A nationalist will say or do anything to achieve his aim. Salmond can’t very well turn round and say, ‘Martin, I think that shows we don’t have credible economic policies and can’t be trusted to govern’, can he?

And that takes me back to my starting point: nationalism.

I’ve heard a number of people tell me they’re not voting for Salmond, not voting for nationalism, not voting for the SNP.

But riddle me this: the SNP is a one-policy Party and their website (snp.org) refers to only one policy aim: ‘The SNP is a social democratic political party committed to Scottish independence’.

Explain how voting for that one stated policy – Scottish independence – isn’t a vote for the SNP?

It is, to quote Spock, highly illogical.

In his masterpiece ‘The Age of Extremes’, historian Eric Hobsbawm illustrated how in the 20th century, nationalism was the key driver in the forces of liberation and freedom across the globe, as countries threw off colonial shackles.

But in the last 2 decades it has been toxic, a coda for ethnic and tribal strife.

This debate in Scotland has not been characterised by a rich upsurge in democratic discourse, but by widespread cognitive dissonance – in other words, people deliberately ignoring evidence which negates their beliefs and choosing only to listen to voices and data which supports their pre-determined view.

So If we still choose to ignore the intimidation, barely concealed organised hooliganism, lying and most significantly of all the huge weight of economic evidence against separation, including interventions by such trivial figures as the governor of the Bank of England, the leaders of the three largest political parties, every trade union except the Scottish section of the RMT…..even if I ignore all of that, I am left with my own politics.

I’m an internationalist, a republican and a socialist.

Global problems, like poverty, preserving the biosphere, promoting equality and social justice, need to be solved globally.

They require thinking outside lines on maps, and a realisation that exploitation of workers in any part of the world reduces life chances, economic equality and justice for all of us.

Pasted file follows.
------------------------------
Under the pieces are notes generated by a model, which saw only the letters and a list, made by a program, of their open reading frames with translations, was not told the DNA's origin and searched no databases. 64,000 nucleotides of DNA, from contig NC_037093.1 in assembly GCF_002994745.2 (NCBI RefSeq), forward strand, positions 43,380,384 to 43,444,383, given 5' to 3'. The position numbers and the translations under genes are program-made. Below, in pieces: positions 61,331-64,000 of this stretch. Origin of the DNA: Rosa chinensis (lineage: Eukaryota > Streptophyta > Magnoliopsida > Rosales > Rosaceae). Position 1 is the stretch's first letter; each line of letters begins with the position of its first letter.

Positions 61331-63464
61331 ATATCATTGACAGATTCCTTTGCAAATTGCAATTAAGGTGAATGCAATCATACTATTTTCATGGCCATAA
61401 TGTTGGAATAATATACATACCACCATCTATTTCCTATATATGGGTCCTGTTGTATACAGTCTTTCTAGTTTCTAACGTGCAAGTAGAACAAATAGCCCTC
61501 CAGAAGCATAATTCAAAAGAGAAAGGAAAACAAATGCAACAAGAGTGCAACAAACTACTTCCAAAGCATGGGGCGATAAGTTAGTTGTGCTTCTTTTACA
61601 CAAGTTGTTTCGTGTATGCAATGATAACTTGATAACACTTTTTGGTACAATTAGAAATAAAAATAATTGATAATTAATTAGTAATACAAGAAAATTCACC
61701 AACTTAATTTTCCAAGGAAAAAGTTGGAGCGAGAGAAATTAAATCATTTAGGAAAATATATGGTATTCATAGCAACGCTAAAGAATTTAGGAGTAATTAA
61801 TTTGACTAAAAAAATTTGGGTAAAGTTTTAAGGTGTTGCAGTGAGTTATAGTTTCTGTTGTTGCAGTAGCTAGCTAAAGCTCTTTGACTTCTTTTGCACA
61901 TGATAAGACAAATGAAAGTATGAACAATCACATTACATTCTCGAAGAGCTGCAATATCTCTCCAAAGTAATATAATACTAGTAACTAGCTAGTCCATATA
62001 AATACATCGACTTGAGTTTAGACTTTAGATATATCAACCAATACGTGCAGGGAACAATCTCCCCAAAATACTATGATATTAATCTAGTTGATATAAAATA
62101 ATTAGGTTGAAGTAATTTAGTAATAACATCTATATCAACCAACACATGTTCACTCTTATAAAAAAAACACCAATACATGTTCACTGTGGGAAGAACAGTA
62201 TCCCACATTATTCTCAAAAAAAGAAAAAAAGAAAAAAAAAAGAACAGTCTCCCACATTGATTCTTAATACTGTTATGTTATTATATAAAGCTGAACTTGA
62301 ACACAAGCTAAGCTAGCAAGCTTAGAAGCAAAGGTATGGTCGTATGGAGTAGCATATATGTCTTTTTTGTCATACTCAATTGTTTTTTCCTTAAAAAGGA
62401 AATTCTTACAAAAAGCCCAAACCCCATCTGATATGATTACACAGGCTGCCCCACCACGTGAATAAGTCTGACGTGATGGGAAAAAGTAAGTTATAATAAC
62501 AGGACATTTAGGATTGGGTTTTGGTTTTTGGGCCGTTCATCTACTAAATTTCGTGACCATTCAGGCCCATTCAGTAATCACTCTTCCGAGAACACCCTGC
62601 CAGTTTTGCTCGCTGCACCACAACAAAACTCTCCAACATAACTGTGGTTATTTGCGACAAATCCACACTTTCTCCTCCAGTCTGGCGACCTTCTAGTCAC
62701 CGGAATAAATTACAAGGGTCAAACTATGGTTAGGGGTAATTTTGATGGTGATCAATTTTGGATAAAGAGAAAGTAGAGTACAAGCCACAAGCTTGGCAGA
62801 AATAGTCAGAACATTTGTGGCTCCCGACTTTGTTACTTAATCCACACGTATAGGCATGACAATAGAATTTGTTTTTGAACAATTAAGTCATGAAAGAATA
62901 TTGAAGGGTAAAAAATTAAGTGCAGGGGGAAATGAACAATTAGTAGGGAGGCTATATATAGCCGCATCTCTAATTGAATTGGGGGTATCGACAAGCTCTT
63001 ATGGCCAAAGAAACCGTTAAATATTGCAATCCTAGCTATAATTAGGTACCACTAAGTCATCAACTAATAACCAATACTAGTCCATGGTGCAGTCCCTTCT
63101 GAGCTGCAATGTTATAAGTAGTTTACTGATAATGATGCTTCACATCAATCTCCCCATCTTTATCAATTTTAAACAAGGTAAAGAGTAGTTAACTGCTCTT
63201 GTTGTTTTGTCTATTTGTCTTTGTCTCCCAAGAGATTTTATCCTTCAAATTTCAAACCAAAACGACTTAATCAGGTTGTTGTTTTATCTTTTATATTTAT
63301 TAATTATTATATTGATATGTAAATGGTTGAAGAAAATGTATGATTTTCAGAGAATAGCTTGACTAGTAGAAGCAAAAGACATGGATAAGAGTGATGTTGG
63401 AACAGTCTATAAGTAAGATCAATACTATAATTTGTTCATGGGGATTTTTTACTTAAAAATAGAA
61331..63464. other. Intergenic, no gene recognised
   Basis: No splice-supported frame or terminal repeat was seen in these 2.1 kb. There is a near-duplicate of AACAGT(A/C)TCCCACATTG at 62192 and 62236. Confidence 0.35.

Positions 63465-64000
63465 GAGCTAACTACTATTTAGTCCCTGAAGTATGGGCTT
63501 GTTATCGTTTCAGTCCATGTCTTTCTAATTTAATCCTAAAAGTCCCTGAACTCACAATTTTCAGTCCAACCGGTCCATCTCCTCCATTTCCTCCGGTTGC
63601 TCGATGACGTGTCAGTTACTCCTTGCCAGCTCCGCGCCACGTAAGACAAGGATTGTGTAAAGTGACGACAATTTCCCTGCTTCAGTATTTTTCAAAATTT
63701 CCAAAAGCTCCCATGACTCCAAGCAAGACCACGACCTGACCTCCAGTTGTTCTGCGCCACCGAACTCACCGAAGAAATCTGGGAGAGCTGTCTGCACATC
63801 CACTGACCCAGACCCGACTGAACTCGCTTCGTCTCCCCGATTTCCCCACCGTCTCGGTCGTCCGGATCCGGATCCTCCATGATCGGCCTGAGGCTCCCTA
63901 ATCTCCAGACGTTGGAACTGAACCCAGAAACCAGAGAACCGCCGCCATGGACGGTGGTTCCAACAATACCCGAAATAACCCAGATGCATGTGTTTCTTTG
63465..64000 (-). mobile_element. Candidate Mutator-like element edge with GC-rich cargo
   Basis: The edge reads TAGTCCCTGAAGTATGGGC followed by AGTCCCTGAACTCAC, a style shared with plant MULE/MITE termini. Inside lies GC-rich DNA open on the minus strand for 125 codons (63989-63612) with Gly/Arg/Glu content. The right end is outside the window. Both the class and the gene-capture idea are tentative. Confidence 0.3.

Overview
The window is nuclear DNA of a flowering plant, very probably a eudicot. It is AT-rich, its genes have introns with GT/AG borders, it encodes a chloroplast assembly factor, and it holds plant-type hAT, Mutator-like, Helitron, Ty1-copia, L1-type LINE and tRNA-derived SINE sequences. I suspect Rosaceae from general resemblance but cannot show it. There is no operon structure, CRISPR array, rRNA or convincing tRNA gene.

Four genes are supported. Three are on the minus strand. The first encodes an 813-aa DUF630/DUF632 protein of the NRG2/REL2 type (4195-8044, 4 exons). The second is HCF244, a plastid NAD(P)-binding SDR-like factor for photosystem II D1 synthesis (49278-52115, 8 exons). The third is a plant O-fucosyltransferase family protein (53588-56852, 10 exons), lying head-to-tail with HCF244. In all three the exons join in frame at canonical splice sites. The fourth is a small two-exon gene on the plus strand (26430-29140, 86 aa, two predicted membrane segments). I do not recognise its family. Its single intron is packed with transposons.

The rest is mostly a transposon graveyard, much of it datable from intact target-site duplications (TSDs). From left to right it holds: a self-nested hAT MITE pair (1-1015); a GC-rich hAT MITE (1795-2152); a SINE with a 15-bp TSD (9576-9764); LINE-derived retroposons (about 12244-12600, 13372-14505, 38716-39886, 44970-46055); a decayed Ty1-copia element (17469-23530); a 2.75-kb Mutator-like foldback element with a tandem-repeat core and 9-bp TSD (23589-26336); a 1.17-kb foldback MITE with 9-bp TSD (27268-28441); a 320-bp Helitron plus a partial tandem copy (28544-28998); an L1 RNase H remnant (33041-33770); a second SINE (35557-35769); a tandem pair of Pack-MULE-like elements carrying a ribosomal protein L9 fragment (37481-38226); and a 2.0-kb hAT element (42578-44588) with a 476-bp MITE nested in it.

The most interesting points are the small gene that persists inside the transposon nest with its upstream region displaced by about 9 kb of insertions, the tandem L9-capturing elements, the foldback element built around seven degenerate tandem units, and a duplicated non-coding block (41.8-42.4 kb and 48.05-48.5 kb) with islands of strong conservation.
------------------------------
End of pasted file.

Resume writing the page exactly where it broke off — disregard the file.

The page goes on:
Never trust a nationalist - they'll say or do anything

Never trust a nationalist – they’ll say or do anything

Killing the planet’s biosphere, to take just one micro-case, is a problem for all of us and I’ll cite just one hypothetical example: if there’s a nuclear accident at Sellafield, will the fall out stop at Carlisle? Will radioactive material respect Salmond’s brave new frontier?

My own politics leave me open mouthed at others on the Left supporting this nationalist candy floss.

And on that note, I’ll conclude by reminding people about the Transatlantic Trade and Investment Partnership, known as TTIP.

You probably don’t know much about it but don’t be surprised – it has been quite deliberately kept away from the public eye.

TTIP is a backdoor, trans-national stitch up, a classic case of conspiracy made flesh.

In summary, multinational corporations and unelected European Union bureaucrats are currently sat down with their US counterparts deciding what can be defined, carved up and sold off to one another – including our Health Service. It will undermine national sovereignty, democracy and anyone positing an alternative to the neoliberal economic orthodoxy which is wreaking havoc on our societies.

And what does Scotland’s First Minister say about TTIP?

Salmond described it as “especially good news” for Scotland while his deputy, Nicola Sturgeon, describes it as “a reminder of the massive opportunities that European Union membership brings”.

And these 2 clowns are going to open the door to a better future?

Think on.

Stephen Smith: writer

Rants, rambles and other assorted thoughts